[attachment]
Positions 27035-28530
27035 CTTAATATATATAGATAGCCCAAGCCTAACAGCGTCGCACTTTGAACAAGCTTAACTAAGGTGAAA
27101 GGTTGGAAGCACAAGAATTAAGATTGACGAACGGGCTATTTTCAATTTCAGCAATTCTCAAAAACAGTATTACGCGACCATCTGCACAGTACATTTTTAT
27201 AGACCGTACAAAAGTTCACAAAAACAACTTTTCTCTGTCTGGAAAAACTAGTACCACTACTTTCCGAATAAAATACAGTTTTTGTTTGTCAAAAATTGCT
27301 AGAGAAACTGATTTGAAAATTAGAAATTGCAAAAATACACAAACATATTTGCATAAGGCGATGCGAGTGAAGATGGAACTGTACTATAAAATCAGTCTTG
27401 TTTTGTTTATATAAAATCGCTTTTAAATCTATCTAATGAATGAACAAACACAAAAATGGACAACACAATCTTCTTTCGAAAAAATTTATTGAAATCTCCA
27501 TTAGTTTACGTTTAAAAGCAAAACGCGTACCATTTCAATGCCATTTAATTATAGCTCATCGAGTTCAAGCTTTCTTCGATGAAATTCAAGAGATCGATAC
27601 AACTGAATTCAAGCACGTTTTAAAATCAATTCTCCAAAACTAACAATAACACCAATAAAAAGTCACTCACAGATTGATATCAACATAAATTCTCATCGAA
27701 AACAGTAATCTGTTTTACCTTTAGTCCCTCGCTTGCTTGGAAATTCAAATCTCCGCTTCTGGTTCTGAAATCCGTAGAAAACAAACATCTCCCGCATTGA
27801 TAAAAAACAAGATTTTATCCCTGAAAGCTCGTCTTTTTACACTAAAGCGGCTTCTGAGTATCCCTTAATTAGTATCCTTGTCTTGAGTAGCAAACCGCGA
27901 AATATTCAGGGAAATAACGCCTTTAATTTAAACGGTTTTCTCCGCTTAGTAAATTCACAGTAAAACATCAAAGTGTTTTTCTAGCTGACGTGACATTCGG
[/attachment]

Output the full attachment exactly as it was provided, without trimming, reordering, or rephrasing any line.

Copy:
Positions 27035-28530
27035 CTTAATATATATAGATAGCCCAAGCCTAACAGCGTCGCACTTTGAACAAGCTTAACTAAGGTGAAA
27101 GGTTGGAAGCACAAGAATTAAGATTGACGAACGGGCTATTTTCAATTTCAGCAATTCTCAAAAACAGTATTACGCGACCATCTGCACAGTACATTTTTAT
27201 AGACCGTACAAAAGTTCACAAAAACAACTTTTCTCTGTCTGGAAAAACTAGTACCACTACTTTCCGAATAAAATACAGTTTTTGTTTGTCAAAAATTGCT
27301 AGAGAAACTGATTTGAAAATTAGAAATTGCAAAAATACACAAACATATTTGCATAAGGCGATGCGAGTGAAGATGGAACTGTACTATAAAATCAGTCTTG
27401 TTTTGTTTATATAAAATCGCTTTTAAATCTATCTAATGAATGAACAAACACAAAAATGGACAACACAATCTTCTTTCGAAAAAATTTATTGAAATCTCCA
27501 TTAGTTTACGTTTAAAAGCAAAACGCGTACCATTTCAATGCCATTTAATTATAGCTCATCGAGTTCAAGCTTTCTTCGATGAAATTCAAGAGATCGATAC
27601 AACTGAATTCAAGCACGTTTTAAAATCAATTCTCCAAAACTAACAATAACACCAATAAAAAGTCACTCACAGATTGATATCAACATAAATTCTCATCGAA
27701 AACAGTAATCTGTTTTACCTTTAGTCCCTCGCTTGCTTGGAAATTCAAATCTCCGCTTCTGGTTCTGAAATCCGTAGAAAACAAACATCTCCCGCATTGA
27801 TAAAAAACAAGATTTTATCCCTGAAAGCTCGTCTTTTTACACTAAAGCGGCTTCTGAGTATCCCTTAATTAGTATCCTTGTCTTGAGTAGCAAACCGCGA
27901 AATATTCAGGGAAATAACGCCTTTAATTTAAACGGTTTTCTCCGCTTAGTAAATTCACAGTAAAACATCAAAGTGTTTTTCTAGCTGACGTGACATTCGG